"I did go on to do some further education, but I lasted just one week at Art BTEC and quit after four months when attempting A-levels in English Literature, Sociology and Film Studies, as I didn't feel it was going anywhere for me. I then got onto a Health and Social Care Course as I really wanted to be a midwife. I completed the first year of the course with a distinction and the second with a pass. However, I realised in those two years that my social anxiety was just too great and it wouldn't be fair on the patients if I was more nervous than them!"

"I loved the freedom of college and being treated like an adult and being friends with lecturers as well as students; it was a very relaxed atmosphere. I did find the assignments very time consuming and I did struggle with the workplace placements but did enjoy talking to the patients when I managed to overcome my nerves. A lecturer named Beverley Munslow was very supportive at that time and encouraged me to do what I wanted, rather than just follow a path on to university or into social care."

It was at this point that Grace started on her entrepreneurial journey to establish Bows Jewellery. "I looked online and in the shops for jewellery that I liked, but became frustrated when I couldn’t find what I wanted, so I started to try to make it myself. I then thought maybe other people would like this too. I started on Etsy.com which is an online market for handmade items. It's a wonderful place to start and I just stayed up and did all-nighters, researching how to make jewellery, package it and present it and myself … and it all paid off. I got my first sale after about a month and the rush was amazing! Also the online community is so helpful and inspiring. I would chat to people around the world who ran their own shops and share their wisdom."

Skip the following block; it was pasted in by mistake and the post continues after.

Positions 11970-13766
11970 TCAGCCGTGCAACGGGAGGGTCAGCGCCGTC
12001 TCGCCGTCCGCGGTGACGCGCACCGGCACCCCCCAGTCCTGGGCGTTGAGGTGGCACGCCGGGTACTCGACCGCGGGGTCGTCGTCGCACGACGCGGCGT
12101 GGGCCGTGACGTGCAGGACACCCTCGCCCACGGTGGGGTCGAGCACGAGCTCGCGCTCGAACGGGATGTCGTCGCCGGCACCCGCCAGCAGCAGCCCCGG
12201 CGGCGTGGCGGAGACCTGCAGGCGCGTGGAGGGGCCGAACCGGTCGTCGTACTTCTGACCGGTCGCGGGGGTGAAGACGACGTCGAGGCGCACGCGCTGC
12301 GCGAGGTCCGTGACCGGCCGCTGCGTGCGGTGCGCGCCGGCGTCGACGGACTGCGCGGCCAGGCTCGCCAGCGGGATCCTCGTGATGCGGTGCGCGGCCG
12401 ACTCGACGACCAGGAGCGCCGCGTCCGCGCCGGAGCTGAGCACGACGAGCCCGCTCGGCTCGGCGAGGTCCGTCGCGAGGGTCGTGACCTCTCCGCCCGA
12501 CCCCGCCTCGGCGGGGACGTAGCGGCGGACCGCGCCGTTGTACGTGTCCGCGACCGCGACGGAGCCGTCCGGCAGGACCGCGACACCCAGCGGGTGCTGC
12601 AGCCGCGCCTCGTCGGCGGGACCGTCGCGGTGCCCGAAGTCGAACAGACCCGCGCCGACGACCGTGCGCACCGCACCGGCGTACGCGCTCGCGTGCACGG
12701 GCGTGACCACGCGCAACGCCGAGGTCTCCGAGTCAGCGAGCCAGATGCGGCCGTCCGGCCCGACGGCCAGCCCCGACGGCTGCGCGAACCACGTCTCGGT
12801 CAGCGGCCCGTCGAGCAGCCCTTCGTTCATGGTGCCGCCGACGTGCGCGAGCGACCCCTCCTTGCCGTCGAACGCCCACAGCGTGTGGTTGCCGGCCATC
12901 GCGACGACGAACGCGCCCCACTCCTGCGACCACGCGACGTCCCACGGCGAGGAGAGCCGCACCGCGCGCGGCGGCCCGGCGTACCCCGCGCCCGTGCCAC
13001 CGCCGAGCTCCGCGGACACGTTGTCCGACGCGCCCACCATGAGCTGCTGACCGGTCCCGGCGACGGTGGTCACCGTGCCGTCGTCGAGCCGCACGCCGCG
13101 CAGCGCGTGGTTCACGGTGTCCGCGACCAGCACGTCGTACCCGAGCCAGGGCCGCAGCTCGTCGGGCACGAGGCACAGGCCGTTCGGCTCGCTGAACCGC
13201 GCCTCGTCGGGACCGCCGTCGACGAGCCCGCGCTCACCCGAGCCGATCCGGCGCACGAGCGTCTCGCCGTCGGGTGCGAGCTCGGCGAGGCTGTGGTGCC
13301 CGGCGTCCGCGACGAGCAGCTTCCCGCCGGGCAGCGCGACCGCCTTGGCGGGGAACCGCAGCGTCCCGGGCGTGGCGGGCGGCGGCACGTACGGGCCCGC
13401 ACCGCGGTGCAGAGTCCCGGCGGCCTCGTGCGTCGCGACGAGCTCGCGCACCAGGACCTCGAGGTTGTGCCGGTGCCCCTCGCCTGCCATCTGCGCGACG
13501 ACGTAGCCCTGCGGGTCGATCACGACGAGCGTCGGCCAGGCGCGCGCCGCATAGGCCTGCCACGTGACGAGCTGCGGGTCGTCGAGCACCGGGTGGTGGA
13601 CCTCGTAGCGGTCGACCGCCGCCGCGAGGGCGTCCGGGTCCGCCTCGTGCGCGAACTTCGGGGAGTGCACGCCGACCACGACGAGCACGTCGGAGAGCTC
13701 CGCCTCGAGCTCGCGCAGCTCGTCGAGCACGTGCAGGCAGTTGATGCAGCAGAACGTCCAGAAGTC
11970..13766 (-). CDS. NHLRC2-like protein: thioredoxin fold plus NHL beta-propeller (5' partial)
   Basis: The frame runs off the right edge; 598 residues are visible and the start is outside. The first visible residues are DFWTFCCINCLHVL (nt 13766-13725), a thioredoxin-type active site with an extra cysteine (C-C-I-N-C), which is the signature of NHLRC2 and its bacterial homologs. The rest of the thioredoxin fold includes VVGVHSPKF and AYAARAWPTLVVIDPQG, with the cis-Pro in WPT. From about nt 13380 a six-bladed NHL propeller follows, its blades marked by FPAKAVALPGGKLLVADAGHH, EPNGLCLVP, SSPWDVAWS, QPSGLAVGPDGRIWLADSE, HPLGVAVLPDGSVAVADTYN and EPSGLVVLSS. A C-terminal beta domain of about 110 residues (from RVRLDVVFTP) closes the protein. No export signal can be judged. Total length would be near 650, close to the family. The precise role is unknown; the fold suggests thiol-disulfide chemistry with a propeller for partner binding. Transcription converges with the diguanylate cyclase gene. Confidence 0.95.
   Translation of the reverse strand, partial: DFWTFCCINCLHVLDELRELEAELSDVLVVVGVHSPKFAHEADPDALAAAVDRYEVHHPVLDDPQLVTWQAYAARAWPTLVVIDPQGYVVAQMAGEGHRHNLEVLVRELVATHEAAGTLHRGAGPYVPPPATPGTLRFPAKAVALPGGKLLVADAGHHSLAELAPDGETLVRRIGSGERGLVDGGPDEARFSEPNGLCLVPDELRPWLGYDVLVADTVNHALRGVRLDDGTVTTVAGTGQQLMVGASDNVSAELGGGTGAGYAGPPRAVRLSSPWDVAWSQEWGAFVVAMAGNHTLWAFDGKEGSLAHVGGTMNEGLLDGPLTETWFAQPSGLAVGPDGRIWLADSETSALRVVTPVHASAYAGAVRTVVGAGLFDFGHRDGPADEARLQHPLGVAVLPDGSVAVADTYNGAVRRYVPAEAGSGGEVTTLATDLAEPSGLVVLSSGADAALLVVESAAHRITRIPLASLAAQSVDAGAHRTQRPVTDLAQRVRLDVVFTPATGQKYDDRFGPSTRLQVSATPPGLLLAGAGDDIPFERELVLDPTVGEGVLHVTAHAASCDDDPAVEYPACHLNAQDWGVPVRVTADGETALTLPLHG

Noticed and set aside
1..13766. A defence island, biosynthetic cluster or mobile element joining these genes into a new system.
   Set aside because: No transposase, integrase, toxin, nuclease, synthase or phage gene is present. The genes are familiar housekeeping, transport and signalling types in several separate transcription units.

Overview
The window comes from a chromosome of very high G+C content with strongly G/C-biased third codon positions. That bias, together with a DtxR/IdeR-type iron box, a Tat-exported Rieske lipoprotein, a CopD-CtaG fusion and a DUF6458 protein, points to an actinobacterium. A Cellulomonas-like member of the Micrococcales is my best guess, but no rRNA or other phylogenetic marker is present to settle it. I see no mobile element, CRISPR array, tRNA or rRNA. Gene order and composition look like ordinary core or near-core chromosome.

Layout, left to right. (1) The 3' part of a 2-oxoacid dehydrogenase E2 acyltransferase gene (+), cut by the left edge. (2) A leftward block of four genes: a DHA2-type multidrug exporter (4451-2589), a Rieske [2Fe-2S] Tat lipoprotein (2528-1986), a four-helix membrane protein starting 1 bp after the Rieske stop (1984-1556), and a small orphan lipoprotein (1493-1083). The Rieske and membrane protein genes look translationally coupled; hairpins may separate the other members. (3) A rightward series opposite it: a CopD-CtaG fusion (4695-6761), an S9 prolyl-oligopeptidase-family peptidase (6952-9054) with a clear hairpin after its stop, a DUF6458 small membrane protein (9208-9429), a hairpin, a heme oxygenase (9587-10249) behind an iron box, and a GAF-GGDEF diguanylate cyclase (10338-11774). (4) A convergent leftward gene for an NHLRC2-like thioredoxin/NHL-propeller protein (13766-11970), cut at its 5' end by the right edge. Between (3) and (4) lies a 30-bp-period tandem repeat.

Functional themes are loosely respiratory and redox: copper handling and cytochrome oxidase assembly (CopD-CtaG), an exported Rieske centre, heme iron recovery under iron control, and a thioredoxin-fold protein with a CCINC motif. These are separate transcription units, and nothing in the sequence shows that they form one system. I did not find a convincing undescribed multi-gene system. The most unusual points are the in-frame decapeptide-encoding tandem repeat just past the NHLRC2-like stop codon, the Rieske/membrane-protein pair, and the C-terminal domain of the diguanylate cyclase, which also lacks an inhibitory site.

"My dad was once again very supportive when I set up the company. I sold off my old clothes on Ebay to buy my first bit of stock and set myself up. My dad taught me a lot about running a business and helped out a lot with the post! I chose to make jewellery as it's attractive and the possibilities are endless. It's usually one size fits all and I can follow the fashions. I got a lot of ideas of what people liked from Tumblr.com and I make things that I would like to wear. I find it difficult to create stuff that I wouldn't wear myself. I don't really know where my ideas come from, they just pop into my head and I run with them. I fill a book with scribbles and designs as it keeps me sane otherwise they're just floating around in my head!"

Entrepreneurial Success

Grace has, so far, sold over1600 items and now has plans to expand. "I have re-opened my Etsy shop and named it Eevie Designs. I am also planning to turn my drawings and artwork into posters and prints and I am expanding Bows to include ear stretchers, charm bracelets, headbands and more accessories.” Grace likes to receive feedback from Facebook and email and says it has picked her up on the days when she is swamped. Her Facebook page has over 10,000 fans now which Grace says is “completely amazing."

"My website is quite a simple one as I'm not a techie, but I've tried to keep it 'cosy' looking rather than 'factory' looking. Most of my items are customisable which means that you can select options to get exactly what you want and make your item unique."